@lagru and I were again discussing the transition pathway towards v2. I think the reason this keeps coming up is because all current proposals are somewhat painful.
I thought of another way in which we could transition. It would force users to transition wholesale from v1 to v2, which is less accommodating than the approach suggested in A pragmatic pathway towards skimage2, but it will make the maintainers’ lives a lot easier:
We add an additional, near-empty package: skimage-api
When you call pip install --upgrade scikit-image, you get scikit-image==2.0 but not skimage-api==2.0. When importing skimage, we detect that, and throw an error explaining that the API has been upgraded and users need to follow suit, or pin to an older version of the library.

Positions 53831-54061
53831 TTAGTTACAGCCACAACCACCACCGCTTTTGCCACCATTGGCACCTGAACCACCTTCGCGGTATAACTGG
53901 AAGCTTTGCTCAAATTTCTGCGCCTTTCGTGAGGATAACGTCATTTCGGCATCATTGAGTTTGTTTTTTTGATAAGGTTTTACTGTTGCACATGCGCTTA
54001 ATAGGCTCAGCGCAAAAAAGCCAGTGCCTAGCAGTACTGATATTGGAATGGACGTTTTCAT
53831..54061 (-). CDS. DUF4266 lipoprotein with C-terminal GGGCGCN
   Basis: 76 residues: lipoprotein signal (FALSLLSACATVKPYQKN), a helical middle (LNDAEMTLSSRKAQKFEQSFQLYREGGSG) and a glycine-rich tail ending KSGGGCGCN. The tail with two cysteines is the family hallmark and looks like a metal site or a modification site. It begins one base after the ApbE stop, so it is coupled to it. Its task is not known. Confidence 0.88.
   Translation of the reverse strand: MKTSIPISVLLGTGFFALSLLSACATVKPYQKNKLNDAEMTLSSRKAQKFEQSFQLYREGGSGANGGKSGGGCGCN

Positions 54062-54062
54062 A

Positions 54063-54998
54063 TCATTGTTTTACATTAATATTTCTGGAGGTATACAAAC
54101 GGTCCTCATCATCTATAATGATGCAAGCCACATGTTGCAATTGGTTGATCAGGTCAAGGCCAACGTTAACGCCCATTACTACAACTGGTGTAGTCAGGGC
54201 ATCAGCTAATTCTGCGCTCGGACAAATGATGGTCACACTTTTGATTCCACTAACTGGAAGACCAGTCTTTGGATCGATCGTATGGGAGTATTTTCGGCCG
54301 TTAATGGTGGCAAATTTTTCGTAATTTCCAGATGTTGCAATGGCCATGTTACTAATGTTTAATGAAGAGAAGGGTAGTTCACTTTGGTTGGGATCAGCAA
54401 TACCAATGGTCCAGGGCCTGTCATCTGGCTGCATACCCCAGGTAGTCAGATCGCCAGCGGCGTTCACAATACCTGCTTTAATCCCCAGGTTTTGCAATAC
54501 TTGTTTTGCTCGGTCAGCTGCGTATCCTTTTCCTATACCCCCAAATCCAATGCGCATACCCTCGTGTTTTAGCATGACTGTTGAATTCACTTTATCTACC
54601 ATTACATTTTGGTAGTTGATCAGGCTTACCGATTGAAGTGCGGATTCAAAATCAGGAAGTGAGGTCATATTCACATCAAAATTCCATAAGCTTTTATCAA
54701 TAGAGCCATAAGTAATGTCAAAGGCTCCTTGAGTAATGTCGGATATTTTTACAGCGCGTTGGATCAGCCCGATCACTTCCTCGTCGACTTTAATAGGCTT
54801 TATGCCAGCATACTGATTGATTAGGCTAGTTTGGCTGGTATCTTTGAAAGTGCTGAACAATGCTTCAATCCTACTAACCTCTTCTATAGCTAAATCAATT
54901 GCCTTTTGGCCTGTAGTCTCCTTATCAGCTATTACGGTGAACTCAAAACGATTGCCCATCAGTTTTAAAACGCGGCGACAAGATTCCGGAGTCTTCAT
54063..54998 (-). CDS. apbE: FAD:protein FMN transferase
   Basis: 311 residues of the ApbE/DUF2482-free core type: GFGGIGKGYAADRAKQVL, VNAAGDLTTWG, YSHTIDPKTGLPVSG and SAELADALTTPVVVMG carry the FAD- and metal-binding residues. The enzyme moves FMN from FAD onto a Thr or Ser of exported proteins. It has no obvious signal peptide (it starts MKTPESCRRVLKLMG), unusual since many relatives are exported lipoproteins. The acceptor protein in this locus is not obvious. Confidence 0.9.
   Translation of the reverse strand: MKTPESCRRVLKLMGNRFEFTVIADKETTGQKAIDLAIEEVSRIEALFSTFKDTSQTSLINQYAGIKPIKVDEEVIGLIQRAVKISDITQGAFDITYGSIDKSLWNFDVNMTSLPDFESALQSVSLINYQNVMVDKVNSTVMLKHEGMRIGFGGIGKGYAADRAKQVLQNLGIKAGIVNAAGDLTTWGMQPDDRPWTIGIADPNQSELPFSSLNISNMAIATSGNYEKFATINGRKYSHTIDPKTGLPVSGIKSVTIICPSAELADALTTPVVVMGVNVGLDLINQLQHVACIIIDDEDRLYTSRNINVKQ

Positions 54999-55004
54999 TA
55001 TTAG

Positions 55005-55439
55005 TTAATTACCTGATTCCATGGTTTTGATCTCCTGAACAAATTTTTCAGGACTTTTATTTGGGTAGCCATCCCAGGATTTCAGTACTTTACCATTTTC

If the user does pip install skimage2, they get both scikit-image==2.0 and skimage-api==2.0, the library imports as usual, and exposes the v2 API.
This way we:
(1) Only have to maintain one version of the API.
(2) Get an opportunity to explicitly warn users about the API transition (you never accidentally upgrade skimage and get different results silently).
(3) Do not need complicated machinery to manage the transition.
I’ll emphasize again that we do not have a lot of person-power on the project, so that we must make judicious use of resources. It is OK if we have to make some compromises to ensure that the API transition (a) happens and (b) is maintainable.
I’m not super sure about this, tbh. I don’t see why it’s any easier on maintainers than just releasing skimage2 and never upgrading scikit-image past 1.0. Is the concern that we will be stuck maintaining 1.0? Because I feel like that has a social, not technical, solution, which is to just not do it.
We could do that, but it would be good to have some mechanism by which to bring users over to the new API. If you never update scikit-image, then a lot of libraries / research scripts will get stuck right there.
This uses one of the ideas you had initially, which is to trigger an action on the user’s part by making their system break